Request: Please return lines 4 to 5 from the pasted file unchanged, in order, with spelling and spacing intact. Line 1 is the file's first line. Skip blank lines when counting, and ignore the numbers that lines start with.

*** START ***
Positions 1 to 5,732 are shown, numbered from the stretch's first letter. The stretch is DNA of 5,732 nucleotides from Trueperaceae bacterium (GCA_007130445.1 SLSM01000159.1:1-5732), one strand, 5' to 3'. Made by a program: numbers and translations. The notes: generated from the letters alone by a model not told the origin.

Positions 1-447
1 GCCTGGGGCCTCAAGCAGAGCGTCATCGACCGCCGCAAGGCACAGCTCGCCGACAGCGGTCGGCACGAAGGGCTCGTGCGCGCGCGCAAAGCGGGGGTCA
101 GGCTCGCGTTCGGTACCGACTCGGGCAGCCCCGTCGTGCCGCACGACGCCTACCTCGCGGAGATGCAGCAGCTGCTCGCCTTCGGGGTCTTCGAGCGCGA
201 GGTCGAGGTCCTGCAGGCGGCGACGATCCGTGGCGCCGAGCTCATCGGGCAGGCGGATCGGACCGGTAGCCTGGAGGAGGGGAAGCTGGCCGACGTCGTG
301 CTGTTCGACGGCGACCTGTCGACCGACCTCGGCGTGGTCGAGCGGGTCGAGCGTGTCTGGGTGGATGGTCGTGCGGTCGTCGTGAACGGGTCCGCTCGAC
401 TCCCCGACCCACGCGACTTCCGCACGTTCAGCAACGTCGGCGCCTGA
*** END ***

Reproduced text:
101 GGCTCGCGTTCGGTACCGACTCGGGCAGCCCCGTCGTGCCGCACGACGCCTACCTCGCGGAGATGCAGCAGCTGCTCGCCTTCGGGGTCTTCGAGCGCGA
201 GGTCGAGGTCCTGCAGGCGGCGACGATCCGTGGCGCCGAGCTCATCGGGCAGGCGGATCGGACCGGTAGCCTGGAGGAGGGGAAGCTGGCCGACGTCGTG